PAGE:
Follows his assurance to Parliament for consultation with MPs, industry and stakeholders
Following an annulment motion against the Information Technology (Intermediaries Guidelines) Rules 2011, moved by a Member of Parliament in the Rajya Sabha, Telecom Minister Kapil Sibal is holding a Roundtable on liability, due diligence and guidelines to be observed by intermediaries here on Thursday.
The Roundtable has invited the participation of all stakeholders, i.e. IT industry, IT intermediaries, political parties and others.
In an attempt to build political consensus, the Ministry for Parliamentary Affairs has also nominated several politicians who have shown interest in IT regulation and Internet governance, to participate in the Roundtable. It is unclear if the invitation extends to civil society and media though considering their direct engagement and linkages to the relevance of such guidelines, their participation in the Roundtable is desirable.
The entire issue of censorship and lack of accountability of governing bodies vis-à-vis the Internet in India was brought into sharp focus during a debate over the Intermediary Guidelines, which are part of the IT Act 2000. The questions raised during a Parliamentary debate were also related to issues of freedom of expression, both from the point of view of the government and other stakeholders.
The annulment motion was seen as the first enlightened attempt by free speech activists to have a discussion on the issues involved. Even though the motion was not carried, Parliament and citizens in general became aware of the concerns expressed by activists against certain provisions of the IT Act.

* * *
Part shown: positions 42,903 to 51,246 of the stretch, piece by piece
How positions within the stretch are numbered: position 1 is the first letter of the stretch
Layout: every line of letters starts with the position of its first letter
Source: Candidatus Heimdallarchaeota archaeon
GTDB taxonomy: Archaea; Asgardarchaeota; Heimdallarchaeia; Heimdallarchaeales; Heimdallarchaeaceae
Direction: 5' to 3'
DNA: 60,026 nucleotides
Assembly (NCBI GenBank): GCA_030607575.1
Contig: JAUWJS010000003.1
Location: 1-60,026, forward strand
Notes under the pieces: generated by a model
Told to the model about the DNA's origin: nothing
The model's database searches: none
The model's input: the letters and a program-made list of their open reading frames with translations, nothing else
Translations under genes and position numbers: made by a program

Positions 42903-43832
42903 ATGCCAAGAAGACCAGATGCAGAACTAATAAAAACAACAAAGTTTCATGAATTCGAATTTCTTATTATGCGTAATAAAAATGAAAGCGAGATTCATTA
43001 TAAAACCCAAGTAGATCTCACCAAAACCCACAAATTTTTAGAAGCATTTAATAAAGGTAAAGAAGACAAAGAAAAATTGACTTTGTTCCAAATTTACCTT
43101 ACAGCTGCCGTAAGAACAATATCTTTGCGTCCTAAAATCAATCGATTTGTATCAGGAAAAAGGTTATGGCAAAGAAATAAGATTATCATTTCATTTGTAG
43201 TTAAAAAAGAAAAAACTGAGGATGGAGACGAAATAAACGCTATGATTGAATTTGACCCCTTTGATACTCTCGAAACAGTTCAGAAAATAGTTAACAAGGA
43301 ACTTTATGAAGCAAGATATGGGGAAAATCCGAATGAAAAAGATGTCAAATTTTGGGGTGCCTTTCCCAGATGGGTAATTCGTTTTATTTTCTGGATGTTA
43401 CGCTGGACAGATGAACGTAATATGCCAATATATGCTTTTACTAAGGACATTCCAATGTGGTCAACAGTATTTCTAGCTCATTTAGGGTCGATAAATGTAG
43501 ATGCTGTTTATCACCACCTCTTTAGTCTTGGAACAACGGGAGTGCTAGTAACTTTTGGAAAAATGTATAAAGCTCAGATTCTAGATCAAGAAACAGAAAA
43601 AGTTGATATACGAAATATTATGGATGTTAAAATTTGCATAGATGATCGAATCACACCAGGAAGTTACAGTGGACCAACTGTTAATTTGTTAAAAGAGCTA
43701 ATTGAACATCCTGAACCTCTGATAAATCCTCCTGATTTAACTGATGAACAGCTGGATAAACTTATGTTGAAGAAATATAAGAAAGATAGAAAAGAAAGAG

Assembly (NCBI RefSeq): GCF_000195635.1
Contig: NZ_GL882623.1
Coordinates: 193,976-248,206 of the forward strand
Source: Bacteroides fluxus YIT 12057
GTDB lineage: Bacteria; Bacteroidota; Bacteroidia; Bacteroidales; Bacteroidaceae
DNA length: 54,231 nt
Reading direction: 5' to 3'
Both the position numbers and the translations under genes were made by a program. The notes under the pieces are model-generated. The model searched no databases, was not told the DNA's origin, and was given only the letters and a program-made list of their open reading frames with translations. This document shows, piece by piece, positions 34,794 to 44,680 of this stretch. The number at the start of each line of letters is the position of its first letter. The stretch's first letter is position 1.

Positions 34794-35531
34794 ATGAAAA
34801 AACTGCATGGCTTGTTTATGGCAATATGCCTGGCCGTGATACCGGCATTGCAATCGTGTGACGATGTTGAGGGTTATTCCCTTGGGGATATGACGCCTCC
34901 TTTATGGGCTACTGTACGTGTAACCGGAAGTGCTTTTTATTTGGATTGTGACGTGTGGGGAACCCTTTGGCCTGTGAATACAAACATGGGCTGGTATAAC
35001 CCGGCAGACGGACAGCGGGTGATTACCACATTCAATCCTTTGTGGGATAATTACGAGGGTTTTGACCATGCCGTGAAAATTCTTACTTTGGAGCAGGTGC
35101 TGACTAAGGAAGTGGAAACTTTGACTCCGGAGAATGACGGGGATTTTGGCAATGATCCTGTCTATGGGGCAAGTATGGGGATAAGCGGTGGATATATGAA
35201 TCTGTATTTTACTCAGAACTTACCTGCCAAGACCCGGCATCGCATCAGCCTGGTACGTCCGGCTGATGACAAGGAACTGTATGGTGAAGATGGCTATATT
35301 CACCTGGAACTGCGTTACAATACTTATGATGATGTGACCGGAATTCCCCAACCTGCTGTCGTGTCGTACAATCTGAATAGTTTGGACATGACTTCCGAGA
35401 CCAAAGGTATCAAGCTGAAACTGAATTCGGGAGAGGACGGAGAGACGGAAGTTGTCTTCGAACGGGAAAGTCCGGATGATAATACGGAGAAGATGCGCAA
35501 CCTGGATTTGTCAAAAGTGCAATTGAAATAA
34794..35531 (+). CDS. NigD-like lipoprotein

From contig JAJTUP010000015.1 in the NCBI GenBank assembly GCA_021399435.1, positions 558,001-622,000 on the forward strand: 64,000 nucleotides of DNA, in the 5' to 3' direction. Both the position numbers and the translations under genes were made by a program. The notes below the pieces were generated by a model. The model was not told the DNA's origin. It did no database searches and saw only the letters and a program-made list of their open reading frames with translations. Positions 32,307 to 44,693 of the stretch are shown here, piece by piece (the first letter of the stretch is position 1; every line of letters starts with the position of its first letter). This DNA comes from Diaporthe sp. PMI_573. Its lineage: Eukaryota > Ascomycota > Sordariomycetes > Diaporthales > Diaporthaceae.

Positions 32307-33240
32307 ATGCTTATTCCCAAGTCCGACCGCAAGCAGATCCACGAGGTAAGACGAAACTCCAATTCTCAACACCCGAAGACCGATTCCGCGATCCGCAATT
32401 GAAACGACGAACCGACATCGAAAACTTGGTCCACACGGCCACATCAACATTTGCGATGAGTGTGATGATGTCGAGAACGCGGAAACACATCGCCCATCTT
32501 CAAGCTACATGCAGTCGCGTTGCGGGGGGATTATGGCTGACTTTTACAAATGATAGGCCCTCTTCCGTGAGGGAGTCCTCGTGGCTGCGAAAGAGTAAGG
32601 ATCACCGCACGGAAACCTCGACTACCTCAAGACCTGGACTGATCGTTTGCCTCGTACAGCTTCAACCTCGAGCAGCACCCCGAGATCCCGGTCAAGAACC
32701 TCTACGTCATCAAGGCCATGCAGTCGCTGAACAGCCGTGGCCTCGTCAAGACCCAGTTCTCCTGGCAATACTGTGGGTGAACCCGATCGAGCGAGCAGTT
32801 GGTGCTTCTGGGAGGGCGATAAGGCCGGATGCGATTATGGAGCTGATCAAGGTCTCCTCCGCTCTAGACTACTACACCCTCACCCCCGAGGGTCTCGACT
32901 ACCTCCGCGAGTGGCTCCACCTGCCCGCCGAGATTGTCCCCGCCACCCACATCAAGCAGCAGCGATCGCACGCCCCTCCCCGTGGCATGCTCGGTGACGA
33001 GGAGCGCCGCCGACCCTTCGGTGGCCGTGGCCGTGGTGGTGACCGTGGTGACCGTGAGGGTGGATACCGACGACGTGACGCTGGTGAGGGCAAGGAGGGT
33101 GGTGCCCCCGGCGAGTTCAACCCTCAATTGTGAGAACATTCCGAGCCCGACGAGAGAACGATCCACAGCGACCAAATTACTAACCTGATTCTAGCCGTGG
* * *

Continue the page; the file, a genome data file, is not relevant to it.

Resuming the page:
P. Rajeev, Member of Parliament, in his speech, supported Internet regulation but opposed control. In his view, the rules were in violation of the IT Act itself. Others who supported a review of the Intermediary Guidelines included Arun Jaitley of the Bharatiya Janata Party, D. Raja of the Communist Party of India and N.K. Singh of the Janata Dal.
Following strong protests, Mr. Sibal gave an assurance to Parliament that a meeting involving stakeholders, industry and members of Parliament would be called — following which, and based on a consensus, the government will implement changes to the specific language against which objections had been raised.
The fundamental opposition to the guidelines arises out of the fact that the guidelines lend themselves to wide-ranging and mostly an arbitrary set of possible violations, coupled with a high probability of misuse. Cyber cafes are also opposed to the language in the Rules, which is felt to be excessively intrusive and violates privacy of Internet users while in the cyber café. Fears over lack of accountability have also been raised in different fora by Internet activists.
A report that monitors the number and categories of requests sent by different governments to take down content in India, says that during the period January to June 2011, there were requests to remove 358 items and 68 content removal requests, 58% of which were fully or partially complied with. In addition there were government requests to remove youtube videos that were protests against local leaders or used offensive language against religious leaders, etc.